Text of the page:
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Launch of Eco Church award in Devon

posted 23 Nov 2016, 06:07 by Martyn Goss   [ updated 27 Nov 2017, 06:00 by Websites Ahoy ]
Christians from different churches across Devon met at St. Andrew's Community Centre, Cullompton on 19th November to launch 'Devon Eco Church', to encourage local congregations to take green action and apply for a national award. This new scheme replaces the previous 'Eco Congregations' initiative and is hopefully more accessible for more churches.

Administered nationally by the conservation charity A Rocha, local churches can now ask for a bronze, silver or gold award, depending on their activities and enthusiasm. Ruth Valerio, A Rocha’s Churches and Theology Director, encouraged participants to use the interactive Eco Church website which enables people to immediately see the kinds of positive impacts different actions can make to the protection of God's earth.

One church which already has its bronze plaque is Belmont Chapel in Exeter and member Adrian Bailey expounded the benefits to the whole congregation about recognizing our role in living more simply and justly as a Biblical imperative.

Other activities already taking place in Devon include churches switching to a full green electricity and gas supply (over 100 in Devon); looking at dis-investing from fossil fuels and re-investing in community energy projects (such as Pinhoe Road Baptist Church - which is part of Exeter Community Energy); using church land for sensitive food growing (allotments at Kingskerswell, community garden at St Sidwell's, Exeter); the use of electric bikes (clergy at Okehampton and Plymouth); and protecting wildlife and biodiversity in our churchyards and on church farms (Eggbuckland).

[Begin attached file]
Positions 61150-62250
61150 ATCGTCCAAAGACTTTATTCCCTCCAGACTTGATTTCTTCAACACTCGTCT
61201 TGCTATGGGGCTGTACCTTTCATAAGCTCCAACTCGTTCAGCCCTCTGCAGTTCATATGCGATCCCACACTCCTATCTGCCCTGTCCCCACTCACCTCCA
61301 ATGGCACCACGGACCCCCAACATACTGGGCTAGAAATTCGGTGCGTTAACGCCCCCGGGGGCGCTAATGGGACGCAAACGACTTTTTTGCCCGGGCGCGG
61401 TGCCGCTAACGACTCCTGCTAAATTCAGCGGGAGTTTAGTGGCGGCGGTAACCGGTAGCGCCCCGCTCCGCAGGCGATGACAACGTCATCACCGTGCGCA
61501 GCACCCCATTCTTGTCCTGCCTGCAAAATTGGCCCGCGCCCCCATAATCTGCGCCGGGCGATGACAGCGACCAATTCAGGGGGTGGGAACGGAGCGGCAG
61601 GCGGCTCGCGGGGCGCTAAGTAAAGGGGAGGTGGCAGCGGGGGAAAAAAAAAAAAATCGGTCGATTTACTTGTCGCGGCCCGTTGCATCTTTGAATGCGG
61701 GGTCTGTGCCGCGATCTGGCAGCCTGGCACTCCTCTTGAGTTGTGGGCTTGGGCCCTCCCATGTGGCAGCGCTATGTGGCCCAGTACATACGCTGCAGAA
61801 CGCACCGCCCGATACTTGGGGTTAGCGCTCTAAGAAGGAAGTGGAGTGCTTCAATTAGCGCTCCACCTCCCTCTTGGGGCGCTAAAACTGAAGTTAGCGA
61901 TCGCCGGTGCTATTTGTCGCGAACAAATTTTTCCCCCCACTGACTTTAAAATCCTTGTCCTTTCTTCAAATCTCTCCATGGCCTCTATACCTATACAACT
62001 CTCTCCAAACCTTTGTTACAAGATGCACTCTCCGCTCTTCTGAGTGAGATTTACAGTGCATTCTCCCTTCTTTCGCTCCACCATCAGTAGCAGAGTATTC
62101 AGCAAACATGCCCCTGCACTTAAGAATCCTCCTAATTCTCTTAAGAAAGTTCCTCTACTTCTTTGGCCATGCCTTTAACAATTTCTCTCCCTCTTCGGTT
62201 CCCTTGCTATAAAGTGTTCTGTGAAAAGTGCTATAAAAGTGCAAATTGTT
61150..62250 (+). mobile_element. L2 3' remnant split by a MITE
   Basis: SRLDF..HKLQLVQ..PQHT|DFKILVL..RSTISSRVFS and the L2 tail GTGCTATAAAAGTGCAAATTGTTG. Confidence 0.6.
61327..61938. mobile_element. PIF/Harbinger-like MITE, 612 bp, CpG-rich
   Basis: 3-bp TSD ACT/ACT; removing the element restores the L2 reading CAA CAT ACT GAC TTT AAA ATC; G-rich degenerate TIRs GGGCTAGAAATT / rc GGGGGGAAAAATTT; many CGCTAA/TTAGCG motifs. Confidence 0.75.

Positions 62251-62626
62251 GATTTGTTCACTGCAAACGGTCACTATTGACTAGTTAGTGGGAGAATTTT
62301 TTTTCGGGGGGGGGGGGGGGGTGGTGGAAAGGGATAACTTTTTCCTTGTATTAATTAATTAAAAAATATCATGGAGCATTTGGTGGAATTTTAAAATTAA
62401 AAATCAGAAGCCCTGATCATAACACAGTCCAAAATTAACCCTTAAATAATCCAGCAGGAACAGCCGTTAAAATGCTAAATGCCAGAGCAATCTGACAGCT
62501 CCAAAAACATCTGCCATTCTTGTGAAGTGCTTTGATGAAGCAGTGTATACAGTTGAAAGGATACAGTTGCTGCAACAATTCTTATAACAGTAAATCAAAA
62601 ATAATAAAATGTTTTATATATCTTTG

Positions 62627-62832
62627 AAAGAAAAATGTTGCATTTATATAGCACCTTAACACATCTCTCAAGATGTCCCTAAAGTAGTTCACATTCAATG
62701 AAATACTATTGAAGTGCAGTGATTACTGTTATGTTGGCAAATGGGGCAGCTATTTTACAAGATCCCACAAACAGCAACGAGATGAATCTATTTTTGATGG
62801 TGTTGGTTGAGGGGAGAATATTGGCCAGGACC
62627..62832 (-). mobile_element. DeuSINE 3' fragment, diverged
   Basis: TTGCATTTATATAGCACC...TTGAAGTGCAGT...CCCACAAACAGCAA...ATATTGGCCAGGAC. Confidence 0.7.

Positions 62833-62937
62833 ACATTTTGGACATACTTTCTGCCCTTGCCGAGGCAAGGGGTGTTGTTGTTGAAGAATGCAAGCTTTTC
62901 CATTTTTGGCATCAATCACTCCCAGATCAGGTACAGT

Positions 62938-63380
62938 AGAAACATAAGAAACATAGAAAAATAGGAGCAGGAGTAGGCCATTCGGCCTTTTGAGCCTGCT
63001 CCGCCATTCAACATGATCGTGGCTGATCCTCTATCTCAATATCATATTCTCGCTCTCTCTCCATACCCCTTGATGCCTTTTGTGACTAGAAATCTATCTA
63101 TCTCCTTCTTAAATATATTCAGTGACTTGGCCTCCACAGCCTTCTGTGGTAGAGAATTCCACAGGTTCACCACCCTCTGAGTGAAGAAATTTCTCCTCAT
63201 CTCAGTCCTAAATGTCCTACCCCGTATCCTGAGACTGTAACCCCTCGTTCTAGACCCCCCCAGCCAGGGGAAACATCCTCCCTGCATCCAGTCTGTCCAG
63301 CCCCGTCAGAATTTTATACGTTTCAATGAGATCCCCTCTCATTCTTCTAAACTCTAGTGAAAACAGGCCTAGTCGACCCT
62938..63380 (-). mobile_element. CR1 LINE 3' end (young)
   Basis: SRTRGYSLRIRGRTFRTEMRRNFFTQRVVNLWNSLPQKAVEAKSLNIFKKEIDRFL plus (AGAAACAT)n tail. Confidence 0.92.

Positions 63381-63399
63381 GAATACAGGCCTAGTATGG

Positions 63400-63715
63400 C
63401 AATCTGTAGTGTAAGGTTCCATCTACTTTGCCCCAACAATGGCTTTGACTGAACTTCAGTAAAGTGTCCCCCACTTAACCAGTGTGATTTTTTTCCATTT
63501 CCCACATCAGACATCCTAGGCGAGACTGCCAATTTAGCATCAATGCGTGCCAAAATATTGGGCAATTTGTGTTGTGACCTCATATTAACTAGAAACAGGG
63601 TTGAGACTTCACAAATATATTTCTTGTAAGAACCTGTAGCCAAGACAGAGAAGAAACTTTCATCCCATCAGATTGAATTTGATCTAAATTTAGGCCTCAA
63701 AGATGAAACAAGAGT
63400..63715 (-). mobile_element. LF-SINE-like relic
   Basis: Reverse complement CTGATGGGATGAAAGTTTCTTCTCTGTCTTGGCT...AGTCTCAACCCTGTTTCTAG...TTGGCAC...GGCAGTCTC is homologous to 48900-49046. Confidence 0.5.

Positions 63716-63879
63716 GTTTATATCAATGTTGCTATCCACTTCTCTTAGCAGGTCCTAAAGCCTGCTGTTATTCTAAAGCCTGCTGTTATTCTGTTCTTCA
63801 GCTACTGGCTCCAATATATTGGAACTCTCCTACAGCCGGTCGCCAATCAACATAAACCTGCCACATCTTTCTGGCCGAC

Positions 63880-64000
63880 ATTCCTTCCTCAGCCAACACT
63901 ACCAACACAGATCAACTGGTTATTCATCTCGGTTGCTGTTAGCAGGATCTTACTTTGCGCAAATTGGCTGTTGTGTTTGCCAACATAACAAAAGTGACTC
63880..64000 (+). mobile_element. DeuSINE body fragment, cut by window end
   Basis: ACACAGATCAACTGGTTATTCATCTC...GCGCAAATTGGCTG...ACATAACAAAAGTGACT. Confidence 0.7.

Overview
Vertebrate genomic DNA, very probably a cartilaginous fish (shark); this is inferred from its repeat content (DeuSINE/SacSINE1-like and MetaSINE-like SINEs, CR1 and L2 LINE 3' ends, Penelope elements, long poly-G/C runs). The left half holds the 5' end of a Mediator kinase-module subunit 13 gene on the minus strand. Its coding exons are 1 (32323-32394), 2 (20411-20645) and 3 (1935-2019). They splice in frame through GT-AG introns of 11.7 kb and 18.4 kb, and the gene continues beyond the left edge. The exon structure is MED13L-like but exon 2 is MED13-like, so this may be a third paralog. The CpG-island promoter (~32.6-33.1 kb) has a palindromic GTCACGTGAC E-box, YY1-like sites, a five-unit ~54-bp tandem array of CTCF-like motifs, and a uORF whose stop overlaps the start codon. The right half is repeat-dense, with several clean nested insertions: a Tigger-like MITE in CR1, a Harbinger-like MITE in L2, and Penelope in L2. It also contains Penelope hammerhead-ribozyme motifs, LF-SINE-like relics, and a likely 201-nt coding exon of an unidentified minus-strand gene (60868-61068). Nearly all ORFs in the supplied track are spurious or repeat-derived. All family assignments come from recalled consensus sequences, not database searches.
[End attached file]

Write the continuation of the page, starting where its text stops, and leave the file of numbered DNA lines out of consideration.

There are also Inter-Faith activities being organised by the Devon Earth and Faith Network (DEFAN), whose next event is expected to be a tree-planting day next February following a successful conference on Water and the Sea at Westward Ho! in October.

It is hoped Exeter will become an Eco Diocese in the months ahead and more churches will see the sustainability of life as a key part of a Gospel expressing God's love for all life and the whole inhabited world.
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